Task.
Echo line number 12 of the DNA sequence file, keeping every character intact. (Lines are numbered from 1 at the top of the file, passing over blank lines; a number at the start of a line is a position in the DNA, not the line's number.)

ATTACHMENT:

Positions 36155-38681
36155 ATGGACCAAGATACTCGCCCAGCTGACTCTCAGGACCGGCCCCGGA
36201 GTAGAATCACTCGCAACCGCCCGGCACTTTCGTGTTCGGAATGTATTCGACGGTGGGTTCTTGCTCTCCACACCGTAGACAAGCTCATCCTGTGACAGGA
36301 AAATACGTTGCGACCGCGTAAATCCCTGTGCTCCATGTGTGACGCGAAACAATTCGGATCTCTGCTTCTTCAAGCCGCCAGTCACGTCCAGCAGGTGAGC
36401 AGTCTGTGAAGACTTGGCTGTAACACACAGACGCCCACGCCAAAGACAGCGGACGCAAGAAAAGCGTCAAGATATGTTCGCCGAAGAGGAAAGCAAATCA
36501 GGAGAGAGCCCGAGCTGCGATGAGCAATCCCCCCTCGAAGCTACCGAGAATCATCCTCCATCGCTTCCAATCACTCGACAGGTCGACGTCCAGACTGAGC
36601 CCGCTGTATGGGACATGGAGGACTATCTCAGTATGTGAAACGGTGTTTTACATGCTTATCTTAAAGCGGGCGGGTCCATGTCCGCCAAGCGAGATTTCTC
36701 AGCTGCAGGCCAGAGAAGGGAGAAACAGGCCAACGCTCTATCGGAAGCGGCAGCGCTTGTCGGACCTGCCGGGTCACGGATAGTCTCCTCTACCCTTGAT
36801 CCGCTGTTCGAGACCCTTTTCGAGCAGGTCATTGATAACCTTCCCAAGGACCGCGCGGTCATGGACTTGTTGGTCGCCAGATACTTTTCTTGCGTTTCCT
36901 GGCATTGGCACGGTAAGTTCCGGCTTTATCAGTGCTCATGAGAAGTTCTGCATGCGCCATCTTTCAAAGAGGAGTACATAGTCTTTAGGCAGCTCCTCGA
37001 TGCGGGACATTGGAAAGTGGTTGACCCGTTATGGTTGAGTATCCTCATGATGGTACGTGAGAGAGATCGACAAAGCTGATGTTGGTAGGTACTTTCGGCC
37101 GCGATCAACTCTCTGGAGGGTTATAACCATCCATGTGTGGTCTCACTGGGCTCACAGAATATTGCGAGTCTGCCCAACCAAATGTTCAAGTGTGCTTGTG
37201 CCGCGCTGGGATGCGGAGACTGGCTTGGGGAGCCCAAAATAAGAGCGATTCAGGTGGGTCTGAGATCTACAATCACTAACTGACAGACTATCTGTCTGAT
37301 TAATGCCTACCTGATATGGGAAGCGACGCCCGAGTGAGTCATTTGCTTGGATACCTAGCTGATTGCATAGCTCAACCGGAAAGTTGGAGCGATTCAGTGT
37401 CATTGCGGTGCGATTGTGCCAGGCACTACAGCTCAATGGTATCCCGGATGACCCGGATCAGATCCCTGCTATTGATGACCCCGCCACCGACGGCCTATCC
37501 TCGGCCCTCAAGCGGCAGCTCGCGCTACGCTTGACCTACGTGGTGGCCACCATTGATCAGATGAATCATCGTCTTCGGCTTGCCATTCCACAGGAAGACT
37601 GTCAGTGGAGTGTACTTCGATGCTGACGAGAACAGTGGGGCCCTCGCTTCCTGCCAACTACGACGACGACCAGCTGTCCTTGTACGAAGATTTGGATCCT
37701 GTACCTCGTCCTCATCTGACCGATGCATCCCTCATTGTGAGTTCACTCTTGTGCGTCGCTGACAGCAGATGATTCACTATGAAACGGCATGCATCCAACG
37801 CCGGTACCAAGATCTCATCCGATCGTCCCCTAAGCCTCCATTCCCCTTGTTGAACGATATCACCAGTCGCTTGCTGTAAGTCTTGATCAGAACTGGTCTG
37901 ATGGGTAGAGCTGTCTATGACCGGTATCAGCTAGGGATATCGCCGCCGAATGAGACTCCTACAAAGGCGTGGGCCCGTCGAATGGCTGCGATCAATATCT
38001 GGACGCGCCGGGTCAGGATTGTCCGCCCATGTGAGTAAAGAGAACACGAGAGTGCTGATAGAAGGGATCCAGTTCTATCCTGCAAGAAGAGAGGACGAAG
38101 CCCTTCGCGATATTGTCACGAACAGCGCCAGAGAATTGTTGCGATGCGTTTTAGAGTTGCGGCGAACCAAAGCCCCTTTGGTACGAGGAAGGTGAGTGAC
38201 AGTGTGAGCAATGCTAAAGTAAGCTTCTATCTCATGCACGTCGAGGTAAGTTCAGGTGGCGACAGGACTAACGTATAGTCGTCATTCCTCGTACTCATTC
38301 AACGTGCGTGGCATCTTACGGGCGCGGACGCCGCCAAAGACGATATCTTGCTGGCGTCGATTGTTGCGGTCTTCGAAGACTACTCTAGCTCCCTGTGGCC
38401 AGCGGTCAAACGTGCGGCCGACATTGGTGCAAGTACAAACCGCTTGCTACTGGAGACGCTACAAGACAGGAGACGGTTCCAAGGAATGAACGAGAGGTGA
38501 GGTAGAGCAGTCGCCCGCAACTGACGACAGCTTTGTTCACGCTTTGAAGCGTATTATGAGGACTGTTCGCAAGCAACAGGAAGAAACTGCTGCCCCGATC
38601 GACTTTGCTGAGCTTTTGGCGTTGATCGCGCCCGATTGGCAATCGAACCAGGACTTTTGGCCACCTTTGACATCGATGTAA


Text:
37101 GCGATCAACTCTCTGGAGGGTTATAACCATCCATGTGTGGTCTCACTGGGCTCACAGAATATTGCGAGTCTGCCCAACCAAATGTTCAAGTGTGCTTGTG